For the year, Tal & Acacia's parents led the social services division of two Salvation Army churches, overseeing the needs of the homeless, hungry and addicted who reached out for assistance. Tal & Acacia were teenagers at the time, and spent most of their days volunteering in the outreach centers, organizing donated clothing and food. One unintended benefit of their year in Volgograd was a new interest in music. Tal and Acacia began doing dc Talk and Jars of Clay songs in a cover band with the other teenage American boys. Their friends soon returned to the States, putting an end to the band. But Tal was hooked on music as a form of expression and, with the interaction of other musicians no longer available, she started writing songs. Upon their return to the U.S., things began to fall into place for Tal & Acacia-mostly by mistake. A family friend financed sessions for Tal & Acacia to record a CD. The experience was instructive. The album ended up extremely layered and busy, quite different than the music they made as they began a two-year stint on the live circuit in New England. But it gave them some experience in the recording studio and helped them define what they wanted to do with their music.The duo went on hiatus when Tal attended college in Pennsylvania, where her creative juices soon dried up. Separated from the rest of the family, she spent a large amount of time questioning who she was, what she believed and why. It was a significant growth period, but it didn't translate immediately into music; she wrote just two songs during a three-year period.

Two years later, Acacia went to the War College in Vancouver, a Salvation Army-affiliated program that works-again-with broken people. The "students" at the War College live in a dorm-like setting for a year in an area of town inhabited by countless drug addicts and prostitutes. They aim to form relationships and build trust, and show their hurting neighbors love and acceptance through the Gospel.  Despite the danger, Acacia confirms that the experience really solidified her faith. "That confronted every fear I had," she says. "That was not in my comfort zone at all. It was very scary to be alone and to be in this really disgusting apartment building. But participating in incarnational ministry at the War College truly changed my life."

Because of that experience, Acacia fully understood her parents' affinity for reaching out to suffering people. She realized a desire to show love to people who might think of themselves as unlovable, and that became a central motivation for her as an adult. The War College experience also brought a new dimension to the duo when Tal and Acacia reunited after college."One year in Vancouver, I didn't even know who this girl was when she came back," Tal observes. "I was like, 'Who is this and what did you do with my sister?' All of a sudden she had an opinion. She was fearless and her own person. That was very interesting to see that change in her. I think something just blossomed."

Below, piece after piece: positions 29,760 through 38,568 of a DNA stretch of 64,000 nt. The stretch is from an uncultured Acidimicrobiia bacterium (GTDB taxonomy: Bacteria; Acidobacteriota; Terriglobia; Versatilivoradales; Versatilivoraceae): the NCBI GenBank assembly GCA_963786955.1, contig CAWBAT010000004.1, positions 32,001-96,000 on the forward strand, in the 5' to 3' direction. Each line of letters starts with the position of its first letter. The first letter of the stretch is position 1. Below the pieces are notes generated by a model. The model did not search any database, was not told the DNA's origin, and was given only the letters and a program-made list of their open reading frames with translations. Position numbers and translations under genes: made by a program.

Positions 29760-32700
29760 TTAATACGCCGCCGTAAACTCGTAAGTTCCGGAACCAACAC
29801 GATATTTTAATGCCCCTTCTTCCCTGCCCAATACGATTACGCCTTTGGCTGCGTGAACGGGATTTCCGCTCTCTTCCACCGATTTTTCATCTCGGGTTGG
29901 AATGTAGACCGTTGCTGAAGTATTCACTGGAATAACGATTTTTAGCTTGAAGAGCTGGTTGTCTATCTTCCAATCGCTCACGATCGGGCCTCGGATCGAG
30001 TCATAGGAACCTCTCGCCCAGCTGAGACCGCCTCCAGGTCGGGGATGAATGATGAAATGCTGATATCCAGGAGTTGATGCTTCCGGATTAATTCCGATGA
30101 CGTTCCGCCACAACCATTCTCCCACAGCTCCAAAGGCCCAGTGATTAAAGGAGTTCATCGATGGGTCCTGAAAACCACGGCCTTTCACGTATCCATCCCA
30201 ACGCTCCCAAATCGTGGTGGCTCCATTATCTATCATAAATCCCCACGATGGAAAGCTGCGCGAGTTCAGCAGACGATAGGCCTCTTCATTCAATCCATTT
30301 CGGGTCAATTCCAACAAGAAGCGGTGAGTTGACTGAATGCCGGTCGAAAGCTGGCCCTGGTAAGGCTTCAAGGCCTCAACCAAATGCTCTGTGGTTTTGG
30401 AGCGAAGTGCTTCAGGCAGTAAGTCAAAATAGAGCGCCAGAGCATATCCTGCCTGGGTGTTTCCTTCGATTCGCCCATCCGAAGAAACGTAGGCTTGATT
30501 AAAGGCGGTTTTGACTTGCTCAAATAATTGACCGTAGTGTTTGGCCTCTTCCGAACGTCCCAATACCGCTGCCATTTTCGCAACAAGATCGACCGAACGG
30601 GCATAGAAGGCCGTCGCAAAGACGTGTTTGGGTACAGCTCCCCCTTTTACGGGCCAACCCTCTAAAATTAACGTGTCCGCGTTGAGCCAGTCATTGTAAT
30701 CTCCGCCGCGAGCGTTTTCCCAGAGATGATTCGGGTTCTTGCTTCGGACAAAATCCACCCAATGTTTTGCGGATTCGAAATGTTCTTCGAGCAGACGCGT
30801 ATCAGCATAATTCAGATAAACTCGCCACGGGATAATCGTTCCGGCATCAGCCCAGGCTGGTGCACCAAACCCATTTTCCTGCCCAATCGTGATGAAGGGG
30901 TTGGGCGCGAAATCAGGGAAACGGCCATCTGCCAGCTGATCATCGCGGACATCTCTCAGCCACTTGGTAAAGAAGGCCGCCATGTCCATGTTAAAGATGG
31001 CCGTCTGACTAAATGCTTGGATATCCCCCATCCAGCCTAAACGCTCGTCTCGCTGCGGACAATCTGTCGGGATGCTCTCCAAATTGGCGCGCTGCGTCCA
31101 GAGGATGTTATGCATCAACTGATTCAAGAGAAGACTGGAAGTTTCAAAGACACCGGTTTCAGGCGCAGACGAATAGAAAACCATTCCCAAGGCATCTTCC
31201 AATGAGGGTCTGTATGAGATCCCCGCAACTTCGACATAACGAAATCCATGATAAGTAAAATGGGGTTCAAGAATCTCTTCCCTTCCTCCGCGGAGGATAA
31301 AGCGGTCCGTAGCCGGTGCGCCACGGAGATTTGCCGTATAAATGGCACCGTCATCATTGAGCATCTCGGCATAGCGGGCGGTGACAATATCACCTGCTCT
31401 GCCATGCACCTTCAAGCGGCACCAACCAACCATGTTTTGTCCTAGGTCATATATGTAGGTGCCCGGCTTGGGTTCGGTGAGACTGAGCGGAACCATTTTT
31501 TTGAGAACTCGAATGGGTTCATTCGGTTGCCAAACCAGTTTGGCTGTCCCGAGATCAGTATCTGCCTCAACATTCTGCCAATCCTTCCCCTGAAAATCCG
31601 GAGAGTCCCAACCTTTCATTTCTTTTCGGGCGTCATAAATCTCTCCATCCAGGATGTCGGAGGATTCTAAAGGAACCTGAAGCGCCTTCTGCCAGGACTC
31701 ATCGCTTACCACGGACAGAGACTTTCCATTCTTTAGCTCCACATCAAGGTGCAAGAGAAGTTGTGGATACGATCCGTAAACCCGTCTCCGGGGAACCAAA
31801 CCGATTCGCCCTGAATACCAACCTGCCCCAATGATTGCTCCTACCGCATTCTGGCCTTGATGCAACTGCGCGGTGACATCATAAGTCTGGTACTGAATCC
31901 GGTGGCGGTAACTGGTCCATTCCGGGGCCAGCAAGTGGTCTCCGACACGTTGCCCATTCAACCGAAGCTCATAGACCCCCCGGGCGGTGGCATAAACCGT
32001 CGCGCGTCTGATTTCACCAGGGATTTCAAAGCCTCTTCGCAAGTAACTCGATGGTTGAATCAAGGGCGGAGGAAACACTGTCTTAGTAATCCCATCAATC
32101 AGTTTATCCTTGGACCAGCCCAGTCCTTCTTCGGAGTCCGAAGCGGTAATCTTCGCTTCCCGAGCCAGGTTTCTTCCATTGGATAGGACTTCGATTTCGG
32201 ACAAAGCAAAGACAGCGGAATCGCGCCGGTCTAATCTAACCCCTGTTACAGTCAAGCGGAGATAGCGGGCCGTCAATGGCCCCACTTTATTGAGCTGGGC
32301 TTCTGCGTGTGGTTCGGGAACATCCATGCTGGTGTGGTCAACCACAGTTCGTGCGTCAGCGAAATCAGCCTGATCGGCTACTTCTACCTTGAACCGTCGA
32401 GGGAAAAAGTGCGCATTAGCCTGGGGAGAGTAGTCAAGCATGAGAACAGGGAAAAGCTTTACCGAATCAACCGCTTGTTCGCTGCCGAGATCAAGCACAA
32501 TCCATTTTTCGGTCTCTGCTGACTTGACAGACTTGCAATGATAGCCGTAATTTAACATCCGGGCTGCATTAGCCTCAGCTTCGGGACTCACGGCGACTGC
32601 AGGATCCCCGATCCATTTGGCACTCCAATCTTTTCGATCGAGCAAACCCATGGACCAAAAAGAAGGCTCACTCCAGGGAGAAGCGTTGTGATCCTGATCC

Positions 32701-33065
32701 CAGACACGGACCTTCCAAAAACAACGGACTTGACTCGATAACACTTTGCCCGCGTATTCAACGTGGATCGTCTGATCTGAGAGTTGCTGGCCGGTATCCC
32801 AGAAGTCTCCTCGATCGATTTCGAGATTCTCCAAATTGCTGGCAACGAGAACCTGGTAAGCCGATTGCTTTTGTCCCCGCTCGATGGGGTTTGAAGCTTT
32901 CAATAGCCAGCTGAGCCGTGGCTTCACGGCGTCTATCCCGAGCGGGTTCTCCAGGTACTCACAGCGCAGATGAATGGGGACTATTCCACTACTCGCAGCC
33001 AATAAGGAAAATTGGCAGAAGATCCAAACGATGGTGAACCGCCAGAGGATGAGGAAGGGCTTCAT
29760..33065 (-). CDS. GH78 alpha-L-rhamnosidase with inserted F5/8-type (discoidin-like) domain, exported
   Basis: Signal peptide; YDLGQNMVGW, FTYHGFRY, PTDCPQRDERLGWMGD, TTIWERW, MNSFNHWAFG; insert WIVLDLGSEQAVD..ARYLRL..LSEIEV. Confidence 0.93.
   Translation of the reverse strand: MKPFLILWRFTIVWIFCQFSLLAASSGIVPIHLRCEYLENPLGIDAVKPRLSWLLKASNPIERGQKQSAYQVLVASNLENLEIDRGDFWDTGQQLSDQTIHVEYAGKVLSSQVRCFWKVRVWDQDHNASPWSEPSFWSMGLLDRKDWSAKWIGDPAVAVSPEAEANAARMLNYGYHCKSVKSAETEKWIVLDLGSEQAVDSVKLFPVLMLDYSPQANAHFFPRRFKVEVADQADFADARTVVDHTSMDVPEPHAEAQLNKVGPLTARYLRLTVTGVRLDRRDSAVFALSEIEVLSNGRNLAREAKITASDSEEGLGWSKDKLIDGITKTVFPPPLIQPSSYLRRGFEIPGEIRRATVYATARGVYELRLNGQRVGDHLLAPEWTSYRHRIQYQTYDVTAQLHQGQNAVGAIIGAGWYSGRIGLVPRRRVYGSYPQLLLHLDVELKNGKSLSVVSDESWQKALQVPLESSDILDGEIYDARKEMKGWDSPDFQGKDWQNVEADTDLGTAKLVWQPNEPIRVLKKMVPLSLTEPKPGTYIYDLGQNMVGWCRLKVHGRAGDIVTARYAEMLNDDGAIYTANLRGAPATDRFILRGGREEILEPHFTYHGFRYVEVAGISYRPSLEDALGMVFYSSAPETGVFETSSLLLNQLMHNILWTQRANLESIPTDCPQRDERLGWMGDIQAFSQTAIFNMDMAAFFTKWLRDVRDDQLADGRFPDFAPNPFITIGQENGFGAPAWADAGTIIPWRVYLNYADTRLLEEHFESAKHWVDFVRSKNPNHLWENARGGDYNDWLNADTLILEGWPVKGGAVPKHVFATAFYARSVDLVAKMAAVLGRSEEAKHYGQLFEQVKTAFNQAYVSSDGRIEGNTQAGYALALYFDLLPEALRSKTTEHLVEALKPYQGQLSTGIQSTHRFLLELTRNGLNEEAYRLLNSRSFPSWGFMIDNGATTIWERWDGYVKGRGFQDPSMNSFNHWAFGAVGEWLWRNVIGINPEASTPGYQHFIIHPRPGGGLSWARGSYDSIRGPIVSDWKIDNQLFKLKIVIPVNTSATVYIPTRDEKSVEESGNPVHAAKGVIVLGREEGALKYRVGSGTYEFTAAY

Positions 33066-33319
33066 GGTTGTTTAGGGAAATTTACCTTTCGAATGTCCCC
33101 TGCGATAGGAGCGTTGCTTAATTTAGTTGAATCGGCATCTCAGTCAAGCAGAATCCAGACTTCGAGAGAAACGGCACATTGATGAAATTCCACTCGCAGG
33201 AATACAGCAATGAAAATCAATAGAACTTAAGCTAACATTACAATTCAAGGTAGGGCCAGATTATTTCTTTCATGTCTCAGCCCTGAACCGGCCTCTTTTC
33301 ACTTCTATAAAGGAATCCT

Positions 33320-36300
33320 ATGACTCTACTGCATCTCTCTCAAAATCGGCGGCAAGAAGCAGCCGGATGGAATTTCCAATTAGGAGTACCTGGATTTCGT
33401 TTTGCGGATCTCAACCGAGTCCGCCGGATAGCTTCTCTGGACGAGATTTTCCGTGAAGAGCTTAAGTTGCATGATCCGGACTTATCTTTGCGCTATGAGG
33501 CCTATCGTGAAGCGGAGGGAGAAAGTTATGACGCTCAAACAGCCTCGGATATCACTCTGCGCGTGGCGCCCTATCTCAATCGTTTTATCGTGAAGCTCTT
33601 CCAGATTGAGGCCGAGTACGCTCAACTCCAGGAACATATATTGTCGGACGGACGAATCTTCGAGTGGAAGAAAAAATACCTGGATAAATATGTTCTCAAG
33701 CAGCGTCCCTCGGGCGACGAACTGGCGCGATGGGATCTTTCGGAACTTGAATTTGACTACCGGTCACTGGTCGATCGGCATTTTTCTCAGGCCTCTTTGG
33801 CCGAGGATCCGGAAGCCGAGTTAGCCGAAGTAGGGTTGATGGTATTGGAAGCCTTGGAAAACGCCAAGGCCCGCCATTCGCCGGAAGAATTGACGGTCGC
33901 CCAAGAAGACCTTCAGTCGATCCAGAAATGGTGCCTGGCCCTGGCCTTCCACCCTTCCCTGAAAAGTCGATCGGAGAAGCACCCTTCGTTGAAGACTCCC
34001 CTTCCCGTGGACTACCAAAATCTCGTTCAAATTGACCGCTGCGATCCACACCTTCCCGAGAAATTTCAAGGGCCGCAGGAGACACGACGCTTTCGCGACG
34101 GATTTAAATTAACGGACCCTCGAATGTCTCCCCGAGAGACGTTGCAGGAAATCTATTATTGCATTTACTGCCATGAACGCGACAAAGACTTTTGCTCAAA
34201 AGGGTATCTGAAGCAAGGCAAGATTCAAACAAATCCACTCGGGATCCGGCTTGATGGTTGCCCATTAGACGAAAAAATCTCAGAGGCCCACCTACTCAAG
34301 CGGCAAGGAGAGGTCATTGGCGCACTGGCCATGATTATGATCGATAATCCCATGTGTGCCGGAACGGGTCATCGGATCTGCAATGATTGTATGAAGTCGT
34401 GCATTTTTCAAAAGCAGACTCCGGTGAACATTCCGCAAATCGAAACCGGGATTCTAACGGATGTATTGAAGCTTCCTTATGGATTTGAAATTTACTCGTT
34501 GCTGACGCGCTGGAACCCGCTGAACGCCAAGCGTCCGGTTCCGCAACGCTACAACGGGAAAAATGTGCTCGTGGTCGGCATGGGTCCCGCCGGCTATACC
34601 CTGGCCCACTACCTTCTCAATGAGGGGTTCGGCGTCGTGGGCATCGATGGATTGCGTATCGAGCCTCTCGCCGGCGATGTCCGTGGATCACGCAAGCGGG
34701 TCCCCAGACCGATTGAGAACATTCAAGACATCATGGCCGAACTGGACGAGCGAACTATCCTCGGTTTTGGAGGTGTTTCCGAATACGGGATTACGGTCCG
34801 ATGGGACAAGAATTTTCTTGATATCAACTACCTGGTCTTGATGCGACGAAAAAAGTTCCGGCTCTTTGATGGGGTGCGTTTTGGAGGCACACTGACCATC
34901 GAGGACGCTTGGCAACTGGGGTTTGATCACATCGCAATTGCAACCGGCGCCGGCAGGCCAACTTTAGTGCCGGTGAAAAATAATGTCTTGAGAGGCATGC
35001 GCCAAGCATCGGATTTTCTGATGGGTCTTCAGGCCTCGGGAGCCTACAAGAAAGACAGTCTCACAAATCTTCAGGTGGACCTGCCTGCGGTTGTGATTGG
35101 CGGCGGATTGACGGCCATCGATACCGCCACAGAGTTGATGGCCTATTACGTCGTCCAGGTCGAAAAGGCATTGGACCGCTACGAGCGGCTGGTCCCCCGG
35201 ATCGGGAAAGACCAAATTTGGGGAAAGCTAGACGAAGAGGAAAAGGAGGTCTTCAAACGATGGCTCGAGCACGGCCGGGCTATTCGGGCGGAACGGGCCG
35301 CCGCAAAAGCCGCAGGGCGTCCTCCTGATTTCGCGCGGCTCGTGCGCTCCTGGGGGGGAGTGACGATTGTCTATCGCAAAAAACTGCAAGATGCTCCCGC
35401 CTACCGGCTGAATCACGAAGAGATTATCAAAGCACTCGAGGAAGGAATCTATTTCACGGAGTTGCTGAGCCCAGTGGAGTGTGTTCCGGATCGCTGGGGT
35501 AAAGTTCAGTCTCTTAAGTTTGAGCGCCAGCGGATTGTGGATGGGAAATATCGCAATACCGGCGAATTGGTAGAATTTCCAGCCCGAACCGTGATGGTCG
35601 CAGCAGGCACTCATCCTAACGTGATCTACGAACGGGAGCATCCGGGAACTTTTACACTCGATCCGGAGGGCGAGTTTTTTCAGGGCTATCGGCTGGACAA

Tal & Acacia recorded another independent CD in 2006, building a buzz in the Christian music industry. This time, the project leaned more acoustic and stripped, which was a 180-degree turn from their first indie album It also led to a slot on the SHOUTfest tour along with Jars of Clay, Skillet, Sonic Flood, Grits and Krystal Meyers. Tal & Acacia soon came to the attention of Provident Music Group, which allowed them the space to find their voice. While recording their label debut, they solidified their musical identity by combining the disparate styles of their two earlier ventures: the adventurous electronic sounds from the first project and the back-to-basics foundation of the second. They named the project Wake Me, hoping the global and cultural awareness they brought to the album will be the aural equivalent of a cold splash of water for those who hear it. But the album is also an awakening for Tal & Acacia as they enter a new phase in their unfoldment as artists and subtle social commentators.

"I hope this album will challenge Christian listeners to go deeper in their faith and have more intimacy with Christ," Tal asserts. "And if people are on a journey and aren't Christians, I still want our music to engage that audience as well, and hopefully spur conversations."

Listen to Christian Music Artist Tal & Acacia


Album Title Year Label
Kumi (as Kumi)2006Independent
Wake Me2010Essential Records





United States

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Essential Records